ancient gourd (Lagenaria)

Garry Williams gdwill at earthlink.net
Sun Jun 29 08:10:50 EST 1997


"Larry Elmore" <ljelmore at montana.campus.mci.net> wrote:

>I know studies have shown that gourds can last quite a long time in sea
>water, but weren't these tests conducted in tanks of seawater? There's any
>number of animals in the sea that might find the gourd a tasty meal, like
>the teredo worm loves wood, I think. Has anyone done studies on gourds
>actually at sea? Considering some of the truly asinine projects that have

Sounds like a reasonable question, and one that we need answered.

>been funded by the government over the years, maybe a well-written grant
>proposal could get funding for the dispersal of a million or so tagged
>gourds off the African coast while numbers of us spend the next year or so
>anxiously cruising the famous beaches of South America and the Caribbean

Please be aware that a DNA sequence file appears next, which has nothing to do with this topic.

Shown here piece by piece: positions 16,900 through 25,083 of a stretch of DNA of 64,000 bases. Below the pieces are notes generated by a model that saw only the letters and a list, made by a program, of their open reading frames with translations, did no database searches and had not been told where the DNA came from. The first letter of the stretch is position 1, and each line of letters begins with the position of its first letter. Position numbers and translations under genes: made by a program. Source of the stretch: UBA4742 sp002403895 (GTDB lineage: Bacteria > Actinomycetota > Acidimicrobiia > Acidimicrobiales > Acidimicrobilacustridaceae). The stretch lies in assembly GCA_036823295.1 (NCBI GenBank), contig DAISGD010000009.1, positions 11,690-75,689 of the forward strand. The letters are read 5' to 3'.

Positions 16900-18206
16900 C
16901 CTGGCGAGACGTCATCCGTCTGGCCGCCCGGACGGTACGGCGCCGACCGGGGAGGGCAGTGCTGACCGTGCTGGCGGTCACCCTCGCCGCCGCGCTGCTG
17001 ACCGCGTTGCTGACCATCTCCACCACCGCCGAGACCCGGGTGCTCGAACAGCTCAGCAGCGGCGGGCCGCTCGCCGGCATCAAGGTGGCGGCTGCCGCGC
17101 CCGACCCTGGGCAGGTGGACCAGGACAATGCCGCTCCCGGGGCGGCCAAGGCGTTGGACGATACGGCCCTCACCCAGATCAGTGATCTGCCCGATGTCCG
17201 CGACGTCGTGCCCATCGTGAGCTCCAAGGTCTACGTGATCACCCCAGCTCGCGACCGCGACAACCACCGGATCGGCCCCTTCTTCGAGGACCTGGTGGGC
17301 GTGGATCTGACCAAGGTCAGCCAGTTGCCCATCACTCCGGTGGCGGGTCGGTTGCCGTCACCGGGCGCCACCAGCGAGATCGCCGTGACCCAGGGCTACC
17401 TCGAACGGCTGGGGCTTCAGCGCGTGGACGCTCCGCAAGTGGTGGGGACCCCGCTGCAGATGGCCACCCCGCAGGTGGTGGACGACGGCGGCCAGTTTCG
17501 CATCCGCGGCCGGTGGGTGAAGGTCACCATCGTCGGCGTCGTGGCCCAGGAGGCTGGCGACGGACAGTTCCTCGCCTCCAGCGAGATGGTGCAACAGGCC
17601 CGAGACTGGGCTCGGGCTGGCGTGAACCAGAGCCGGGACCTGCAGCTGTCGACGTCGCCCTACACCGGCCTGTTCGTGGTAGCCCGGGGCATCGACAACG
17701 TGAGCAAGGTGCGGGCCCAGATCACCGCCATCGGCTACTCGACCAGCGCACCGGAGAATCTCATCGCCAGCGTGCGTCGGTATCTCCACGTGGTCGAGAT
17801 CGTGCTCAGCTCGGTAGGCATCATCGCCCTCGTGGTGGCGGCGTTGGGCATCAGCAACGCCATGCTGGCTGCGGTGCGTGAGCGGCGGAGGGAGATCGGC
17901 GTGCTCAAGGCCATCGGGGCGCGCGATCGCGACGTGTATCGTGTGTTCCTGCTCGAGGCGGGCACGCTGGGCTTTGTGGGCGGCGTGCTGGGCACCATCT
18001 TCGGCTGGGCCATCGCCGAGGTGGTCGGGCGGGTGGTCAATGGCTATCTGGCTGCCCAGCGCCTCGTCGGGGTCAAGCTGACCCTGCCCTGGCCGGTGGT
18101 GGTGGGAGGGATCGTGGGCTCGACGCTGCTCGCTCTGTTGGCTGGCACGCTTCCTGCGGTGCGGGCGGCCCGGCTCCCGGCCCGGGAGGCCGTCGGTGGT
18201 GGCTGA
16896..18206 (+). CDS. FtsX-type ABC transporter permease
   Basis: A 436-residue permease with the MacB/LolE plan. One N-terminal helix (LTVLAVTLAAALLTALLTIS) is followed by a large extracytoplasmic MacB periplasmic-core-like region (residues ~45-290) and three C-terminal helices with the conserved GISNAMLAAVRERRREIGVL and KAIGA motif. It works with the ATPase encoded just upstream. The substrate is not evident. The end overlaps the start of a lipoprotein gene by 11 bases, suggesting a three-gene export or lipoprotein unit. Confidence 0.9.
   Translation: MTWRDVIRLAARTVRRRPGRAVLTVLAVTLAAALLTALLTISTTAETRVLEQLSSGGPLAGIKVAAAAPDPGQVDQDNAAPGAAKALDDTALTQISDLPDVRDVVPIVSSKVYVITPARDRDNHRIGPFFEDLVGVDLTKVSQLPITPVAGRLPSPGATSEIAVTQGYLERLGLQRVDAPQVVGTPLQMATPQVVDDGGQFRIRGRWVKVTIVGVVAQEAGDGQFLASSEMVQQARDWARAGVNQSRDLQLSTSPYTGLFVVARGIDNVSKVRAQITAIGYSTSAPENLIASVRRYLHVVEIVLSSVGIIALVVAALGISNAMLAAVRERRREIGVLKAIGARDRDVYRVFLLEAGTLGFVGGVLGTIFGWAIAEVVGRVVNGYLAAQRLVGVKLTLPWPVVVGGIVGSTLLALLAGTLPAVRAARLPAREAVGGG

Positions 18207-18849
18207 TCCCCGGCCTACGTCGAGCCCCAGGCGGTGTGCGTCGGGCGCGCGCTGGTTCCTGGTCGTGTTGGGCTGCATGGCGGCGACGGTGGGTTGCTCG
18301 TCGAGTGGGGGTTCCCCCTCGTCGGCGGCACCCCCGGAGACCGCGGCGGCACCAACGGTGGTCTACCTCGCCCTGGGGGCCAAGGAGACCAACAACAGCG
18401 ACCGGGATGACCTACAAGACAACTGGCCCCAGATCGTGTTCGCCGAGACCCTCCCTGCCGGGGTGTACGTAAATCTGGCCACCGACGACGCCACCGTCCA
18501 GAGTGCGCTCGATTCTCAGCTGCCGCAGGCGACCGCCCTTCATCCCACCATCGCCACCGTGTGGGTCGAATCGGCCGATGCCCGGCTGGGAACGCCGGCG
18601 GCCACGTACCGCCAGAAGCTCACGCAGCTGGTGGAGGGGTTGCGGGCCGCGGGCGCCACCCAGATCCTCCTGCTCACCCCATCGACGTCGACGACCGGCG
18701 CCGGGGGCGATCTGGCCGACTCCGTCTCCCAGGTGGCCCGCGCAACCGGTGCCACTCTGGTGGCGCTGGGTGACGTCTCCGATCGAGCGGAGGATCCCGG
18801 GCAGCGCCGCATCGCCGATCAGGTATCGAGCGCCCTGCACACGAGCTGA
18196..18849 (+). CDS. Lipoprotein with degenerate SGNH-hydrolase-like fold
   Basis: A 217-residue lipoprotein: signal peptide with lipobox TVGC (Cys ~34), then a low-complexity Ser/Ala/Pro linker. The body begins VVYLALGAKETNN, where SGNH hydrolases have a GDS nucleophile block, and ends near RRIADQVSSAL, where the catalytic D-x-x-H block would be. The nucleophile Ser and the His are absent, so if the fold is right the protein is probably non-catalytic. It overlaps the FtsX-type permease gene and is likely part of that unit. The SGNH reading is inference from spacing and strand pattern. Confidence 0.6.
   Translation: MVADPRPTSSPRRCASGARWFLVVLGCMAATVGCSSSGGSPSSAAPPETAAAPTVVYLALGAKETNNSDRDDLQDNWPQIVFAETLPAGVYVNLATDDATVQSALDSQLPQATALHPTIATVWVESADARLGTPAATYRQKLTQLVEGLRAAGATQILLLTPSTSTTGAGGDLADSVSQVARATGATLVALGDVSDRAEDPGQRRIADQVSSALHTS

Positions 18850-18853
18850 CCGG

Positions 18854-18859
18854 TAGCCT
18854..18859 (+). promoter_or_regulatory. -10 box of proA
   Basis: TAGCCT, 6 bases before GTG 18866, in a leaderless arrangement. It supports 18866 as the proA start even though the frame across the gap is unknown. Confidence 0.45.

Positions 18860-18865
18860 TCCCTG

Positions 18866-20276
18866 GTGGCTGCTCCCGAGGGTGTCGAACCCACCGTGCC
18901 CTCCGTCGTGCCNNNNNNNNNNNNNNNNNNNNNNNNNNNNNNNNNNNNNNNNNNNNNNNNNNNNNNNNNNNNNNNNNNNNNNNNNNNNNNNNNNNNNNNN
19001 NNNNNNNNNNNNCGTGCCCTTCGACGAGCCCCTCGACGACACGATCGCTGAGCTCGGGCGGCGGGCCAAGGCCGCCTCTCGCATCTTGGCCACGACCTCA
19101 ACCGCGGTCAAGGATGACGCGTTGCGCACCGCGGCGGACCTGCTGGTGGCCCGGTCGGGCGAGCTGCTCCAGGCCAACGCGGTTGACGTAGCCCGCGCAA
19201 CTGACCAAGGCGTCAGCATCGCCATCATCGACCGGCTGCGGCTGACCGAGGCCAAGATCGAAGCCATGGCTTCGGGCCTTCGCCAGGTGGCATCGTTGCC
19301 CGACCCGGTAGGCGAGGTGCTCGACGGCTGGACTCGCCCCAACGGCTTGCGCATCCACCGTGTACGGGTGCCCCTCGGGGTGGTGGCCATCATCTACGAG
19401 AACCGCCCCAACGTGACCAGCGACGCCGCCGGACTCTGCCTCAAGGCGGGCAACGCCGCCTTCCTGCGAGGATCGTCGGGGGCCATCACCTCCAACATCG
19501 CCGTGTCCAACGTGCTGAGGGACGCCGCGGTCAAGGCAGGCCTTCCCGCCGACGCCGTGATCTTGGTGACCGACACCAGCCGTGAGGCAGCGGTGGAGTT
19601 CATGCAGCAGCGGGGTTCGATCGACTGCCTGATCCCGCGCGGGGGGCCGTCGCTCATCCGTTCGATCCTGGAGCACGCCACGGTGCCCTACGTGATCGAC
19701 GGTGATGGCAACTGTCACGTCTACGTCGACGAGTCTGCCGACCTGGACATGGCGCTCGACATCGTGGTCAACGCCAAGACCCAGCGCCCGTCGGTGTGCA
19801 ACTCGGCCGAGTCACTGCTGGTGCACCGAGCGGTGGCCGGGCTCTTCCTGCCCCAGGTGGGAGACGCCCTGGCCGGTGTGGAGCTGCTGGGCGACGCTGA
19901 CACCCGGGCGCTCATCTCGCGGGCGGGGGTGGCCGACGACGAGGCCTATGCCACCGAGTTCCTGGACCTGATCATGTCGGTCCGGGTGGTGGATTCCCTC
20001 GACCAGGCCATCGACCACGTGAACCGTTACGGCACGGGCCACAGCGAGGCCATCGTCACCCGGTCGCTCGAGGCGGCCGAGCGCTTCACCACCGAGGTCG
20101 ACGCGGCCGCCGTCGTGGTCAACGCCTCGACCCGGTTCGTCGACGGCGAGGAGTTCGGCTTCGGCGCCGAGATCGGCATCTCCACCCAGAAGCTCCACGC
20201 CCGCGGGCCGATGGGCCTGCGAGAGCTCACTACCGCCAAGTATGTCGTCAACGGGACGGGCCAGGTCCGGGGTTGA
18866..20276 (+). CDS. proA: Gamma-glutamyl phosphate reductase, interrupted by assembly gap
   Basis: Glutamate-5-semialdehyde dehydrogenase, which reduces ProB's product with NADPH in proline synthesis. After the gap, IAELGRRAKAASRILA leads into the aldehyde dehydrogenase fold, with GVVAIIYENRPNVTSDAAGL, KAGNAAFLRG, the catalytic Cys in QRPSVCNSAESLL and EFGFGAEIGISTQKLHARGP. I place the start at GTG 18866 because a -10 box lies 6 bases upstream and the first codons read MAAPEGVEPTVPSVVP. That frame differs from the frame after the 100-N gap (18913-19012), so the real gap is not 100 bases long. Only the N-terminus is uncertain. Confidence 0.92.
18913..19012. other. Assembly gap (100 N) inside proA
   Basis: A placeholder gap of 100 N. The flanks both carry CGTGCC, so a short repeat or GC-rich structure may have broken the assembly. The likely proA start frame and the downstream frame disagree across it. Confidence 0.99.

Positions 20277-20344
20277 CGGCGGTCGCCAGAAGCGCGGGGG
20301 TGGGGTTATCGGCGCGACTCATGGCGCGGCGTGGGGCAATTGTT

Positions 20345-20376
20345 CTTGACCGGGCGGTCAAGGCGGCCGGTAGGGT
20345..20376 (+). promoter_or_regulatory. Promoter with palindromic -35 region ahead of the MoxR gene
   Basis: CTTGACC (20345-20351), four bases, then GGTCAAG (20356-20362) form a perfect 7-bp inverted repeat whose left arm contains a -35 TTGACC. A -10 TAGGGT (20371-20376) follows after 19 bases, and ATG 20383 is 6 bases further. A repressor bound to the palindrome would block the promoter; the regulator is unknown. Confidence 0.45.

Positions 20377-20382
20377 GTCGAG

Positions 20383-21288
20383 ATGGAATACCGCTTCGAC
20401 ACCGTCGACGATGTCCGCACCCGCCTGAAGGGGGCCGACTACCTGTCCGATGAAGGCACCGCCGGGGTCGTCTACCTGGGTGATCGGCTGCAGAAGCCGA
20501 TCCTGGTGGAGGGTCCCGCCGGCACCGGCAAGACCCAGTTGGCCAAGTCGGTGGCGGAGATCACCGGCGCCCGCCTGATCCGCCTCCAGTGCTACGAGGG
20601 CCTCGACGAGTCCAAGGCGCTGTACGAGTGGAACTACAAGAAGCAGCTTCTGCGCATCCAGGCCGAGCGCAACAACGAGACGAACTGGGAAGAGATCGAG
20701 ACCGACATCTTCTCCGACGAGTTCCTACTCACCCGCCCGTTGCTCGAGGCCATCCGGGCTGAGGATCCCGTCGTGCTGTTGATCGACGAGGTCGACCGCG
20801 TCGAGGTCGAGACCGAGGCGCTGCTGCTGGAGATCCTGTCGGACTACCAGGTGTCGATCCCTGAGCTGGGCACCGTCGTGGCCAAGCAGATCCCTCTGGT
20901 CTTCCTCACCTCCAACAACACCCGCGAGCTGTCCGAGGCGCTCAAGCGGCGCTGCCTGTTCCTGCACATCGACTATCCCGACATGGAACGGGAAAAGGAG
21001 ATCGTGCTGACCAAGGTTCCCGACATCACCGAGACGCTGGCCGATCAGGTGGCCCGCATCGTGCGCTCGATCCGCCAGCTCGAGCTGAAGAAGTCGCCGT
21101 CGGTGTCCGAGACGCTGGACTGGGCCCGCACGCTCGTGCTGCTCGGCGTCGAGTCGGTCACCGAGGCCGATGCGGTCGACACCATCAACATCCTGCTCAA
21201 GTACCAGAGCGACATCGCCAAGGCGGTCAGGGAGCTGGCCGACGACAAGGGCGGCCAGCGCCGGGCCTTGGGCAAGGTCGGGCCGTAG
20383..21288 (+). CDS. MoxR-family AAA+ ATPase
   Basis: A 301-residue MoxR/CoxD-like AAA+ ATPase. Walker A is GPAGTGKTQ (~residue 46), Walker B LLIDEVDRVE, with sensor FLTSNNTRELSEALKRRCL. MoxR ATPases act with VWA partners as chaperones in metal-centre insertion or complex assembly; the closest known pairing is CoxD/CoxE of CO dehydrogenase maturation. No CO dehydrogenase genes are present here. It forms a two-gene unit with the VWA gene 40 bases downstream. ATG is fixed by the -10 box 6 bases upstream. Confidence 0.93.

>islands for successful ocean-crossing gourds.... :)

I'll volunteer! Free margaritas, too? 

>Of course, once the gourd got across, I'm not at all sure how it would get
>to a suitable place to germinate. The beach doesn't seem too inviting from
>the gourd's point of view. Perhaps carried by a swallow? European or
>African?
>

That depends on your favorite color, and what is the capital of
Assyria, anyways?  ;-)

Seriously though, a good storm might carry it inland to a suitable
spot, don't you think? Or perhaps a bird or other animal might find it
on the beach and eat it or the seeds, then take a crap further inland
leaving the seeds in organically fertilized soil. Any other
possibilities, or reasons why these two suggestions might not be
sound?


--
Garry Williams
 gdwill at earthlink.net or
 gdwill at william.salzo.cary.nc.us
 



More information about the Bioforum mailing list